health care  
 
All about chronic fatigue syndrome (CFS) causes of chronic fatigue syndrome risk factors for chronic fatigue syndrome symptoms of chronic fatigue syndrome diagnosis of chronic fatigue syndrome chronic fatigue syndrome treatments chronic fatigue syndrome medications

What is chronic fatigue syndrome (CFS)?

Chronic fatigue syndrome (CFS) is an illness characterized by prolonged, debilitating fatigue and multiple nonspecific symptoms such as headaches, recurrent sore throats, muscle and joint pains, memory and concentration difficulties. Profound fatigue, the hallmark of the disorder, can come on suddenly or gradually and persists or recurs throughout the

period of illness. Unlike the short-term disability of say, the flu, chronic fatigue syndrome symptoms linger for at least six months and often for years. The cause of chronic fatigue syndrome remains unknown.

Chronic fatigue syndrome is a debilitating and complex disorder characterized by profound fatigue of six months or longer duration that is not improved by bed rest and that may be worsened by physical or mental activity. Persons with chronic fatigue syndrome (CFS) most often function at a substantially lower level of activity than they were capable of before the onset of illness. In addition to these key defining characteristics, patients report various nonspecific symptoms, including weakness, muscle pain, impaired memory and/or mental concentration, insomnia and post-exertional fatigue lasting more than 24 hours. In some cases, chronic fatigue syndrome can persist for years.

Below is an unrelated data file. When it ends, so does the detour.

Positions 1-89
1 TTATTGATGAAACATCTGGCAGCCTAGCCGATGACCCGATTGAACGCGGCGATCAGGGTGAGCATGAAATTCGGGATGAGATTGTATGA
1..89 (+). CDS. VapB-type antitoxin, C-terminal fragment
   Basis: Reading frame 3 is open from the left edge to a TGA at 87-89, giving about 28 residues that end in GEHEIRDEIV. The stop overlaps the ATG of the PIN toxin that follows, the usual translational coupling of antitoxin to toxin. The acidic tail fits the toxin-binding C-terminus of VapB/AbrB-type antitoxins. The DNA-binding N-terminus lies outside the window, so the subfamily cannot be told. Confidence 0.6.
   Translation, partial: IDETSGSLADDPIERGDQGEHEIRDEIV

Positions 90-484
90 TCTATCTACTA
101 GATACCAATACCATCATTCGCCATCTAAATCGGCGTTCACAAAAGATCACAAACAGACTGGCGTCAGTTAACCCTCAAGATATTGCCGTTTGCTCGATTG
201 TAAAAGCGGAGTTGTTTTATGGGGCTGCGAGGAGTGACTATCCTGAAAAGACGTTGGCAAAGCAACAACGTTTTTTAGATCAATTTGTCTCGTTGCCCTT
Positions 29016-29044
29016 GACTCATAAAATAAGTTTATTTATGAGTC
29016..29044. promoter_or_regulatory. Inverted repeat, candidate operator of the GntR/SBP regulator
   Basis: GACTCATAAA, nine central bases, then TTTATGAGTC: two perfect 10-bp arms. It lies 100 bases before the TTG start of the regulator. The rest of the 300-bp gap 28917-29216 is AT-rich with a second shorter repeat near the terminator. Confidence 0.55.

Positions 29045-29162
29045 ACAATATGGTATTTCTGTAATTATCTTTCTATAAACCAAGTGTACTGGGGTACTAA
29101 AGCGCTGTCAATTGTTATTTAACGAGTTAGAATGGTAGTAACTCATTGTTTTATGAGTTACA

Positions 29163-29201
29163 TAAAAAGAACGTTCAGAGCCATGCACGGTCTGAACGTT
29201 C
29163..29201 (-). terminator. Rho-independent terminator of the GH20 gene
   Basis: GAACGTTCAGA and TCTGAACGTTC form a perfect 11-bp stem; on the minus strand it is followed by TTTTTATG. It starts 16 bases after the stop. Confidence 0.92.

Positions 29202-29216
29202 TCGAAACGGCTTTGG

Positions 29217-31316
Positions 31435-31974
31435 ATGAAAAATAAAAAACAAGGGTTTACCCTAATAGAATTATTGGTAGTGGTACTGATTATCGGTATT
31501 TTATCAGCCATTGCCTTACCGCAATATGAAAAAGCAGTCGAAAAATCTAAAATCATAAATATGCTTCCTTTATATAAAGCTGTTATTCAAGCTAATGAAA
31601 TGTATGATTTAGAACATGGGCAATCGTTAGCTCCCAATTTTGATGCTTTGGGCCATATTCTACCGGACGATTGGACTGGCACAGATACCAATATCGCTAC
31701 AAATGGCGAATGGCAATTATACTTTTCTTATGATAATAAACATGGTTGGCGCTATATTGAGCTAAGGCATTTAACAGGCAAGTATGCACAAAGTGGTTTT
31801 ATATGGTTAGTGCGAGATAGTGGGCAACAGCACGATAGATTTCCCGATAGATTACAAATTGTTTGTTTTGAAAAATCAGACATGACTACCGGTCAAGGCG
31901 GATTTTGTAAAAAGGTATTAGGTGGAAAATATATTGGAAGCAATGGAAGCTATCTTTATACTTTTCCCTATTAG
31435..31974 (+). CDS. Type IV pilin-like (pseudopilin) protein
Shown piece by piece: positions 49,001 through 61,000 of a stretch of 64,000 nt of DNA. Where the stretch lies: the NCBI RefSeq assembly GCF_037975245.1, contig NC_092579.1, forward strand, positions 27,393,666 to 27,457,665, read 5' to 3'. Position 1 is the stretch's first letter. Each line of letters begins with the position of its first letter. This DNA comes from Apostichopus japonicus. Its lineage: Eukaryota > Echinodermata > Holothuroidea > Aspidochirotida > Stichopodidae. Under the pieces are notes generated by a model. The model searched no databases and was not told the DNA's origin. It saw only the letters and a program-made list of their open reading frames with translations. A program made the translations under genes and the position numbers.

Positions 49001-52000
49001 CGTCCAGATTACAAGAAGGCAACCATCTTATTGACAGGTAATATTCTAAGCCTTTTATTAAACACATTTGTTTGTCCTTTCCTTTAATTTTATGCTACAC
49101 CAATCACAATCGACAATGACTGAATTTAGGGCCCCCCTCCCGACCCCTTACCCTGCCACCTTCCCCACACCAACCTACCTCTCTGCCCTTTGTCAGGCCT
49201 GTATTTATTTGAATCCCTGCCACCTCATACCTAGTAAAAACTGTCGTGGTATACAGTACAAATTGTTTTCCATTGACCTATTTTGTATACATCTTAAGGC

Chronic fatigue syndrome may occur after an infection such as a cold, bronchitis, mononucleosis, hepatitis or intestinal illness. It can start during or shortly after a period of high stress or come on gradually without any clear starting point and any obvious cause. Chronic fatigue syndrome is a flu-like condition that can drain your energy and sometimes last for years. People previously healthy and full of energy may experience extreme fatigue, weakness and headaches as well as painful joints, muscles and lymph nodes.

Chronic fatigue syndrome is the most common name for this disorder, but it also has been called chronic fatigue and immune disorder (CFIDS), myalgic encephalomyelitis, low natural killer cell disease, post-viral syndrome, Epstein-Barr disease, and Yuppie flu. Chronic fatigue syndrome has so many names because researchers have been unable to find out exactly what causes it and because there are many similar, overlapping conditions. Reports of a CFS-like syndrome called neurasthenia date back to 1869. Later, people with similar symptoms were said to have fibromyalgia because one of the main symptoms is myalgia, or muscle pain. Because of the similarity of symptoms, fibromyalgia and chronic fatigue syndrome are considered to be overlapping syndromes.

In the early to mid-1980s, there were outbreaks of chronic fatigue syndrome in some areas of the United States. Doctors found that many people with chronic fatigue syndrome had high levels of antibodies to the Epstein-Barr virus (EBV), which causes mononucleosis, in their blood. For a while they thought they had found the culprit, but it turned out that many healthy people also had high EBV antibodies. Scientists have also found high levels of other viral antibodies in the blood of people with chronic fatigue syndrome. These findings have led many scientists to believe that a virus or combination of viruses may trigger chronic fatigue syndrome.